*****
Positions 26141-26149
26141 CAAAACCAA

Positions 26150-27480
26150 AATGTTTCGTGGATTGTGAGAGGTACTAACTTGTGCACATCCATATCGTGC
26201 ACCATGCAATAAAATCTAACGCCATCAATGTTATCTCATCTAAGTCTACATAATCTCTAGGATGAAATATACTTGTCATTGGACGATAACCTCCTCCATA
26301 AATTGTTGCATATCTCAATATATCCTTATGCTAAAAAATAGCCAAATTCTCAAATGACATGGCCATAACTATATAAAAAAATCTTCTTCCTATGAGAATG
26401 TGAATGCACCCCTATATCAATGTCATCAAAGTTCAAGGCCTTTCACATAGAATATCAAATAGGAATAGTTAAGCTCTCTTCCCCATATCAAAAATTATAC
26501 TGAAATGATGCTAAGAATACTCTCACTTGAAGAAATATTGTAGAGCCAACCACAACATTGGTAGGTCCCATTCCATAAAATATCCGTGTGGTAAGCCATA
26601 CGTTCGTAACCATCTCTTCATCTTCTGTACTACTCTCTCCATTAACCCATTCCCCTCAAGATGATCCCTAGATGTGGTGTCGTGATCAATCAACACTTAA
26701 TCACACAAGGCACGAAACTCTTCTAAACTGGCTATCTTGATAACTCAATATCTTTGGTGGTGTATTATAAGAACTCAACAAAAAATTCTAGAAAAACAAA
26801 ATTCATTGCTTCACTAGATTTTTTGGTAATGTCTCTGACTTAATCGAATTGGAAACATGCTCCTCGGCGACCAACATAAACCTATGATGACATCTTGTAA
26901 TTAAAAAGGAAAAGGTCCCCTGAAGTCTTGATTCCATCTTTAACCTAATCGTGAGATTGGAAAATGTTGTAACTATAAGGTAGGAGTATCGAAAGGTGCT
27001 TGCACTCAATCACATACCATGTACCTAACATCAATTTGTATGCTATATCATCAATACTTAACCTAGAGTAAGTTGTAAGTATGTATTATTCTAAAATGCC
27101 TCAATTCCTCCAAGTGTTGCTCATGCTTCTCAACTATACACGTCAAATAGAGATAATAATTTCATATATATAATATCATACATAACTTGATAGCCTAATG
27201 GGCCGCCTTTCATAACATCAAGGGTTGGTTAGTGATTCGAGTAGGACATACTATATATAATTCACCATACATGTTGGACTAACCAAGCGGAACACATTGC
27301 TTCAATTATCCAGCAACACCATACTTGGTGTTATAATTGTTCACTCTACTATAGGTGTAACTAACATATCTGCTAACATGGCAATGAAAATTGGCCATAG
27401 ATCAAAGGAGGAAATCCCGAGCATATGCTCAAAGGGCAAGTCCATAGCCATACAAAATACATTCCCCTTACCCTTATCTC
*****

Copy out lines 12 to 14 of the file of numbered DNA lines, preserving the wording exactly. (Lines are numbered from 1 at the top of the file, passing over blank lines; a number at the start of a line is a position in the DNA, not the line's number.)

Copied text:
26901 TTAAAAAGGAAAAGGTCCCCTGAAGTCTTGATTCCATCTTTAACCTAATCGTGAGATTGGAAAATGTTGTAACTATAAGGTAGGAGTATCGAAAGGTGCT
27001 TGCACTCAATCACATACCATGTACCTAACATCAATTTGTATGCTATATCATCAATACTTAACCTAGAGTAAGTTGTAAGTATGTATTATTCTAAAATGCC
27101 TCAATTCCTCCAAGTGTTGCTCATGCTTCTCAACTATACACGTCAAATAGAGATAATAATTTCATATATATAATATCATACATAACTTGATAGCCTAATG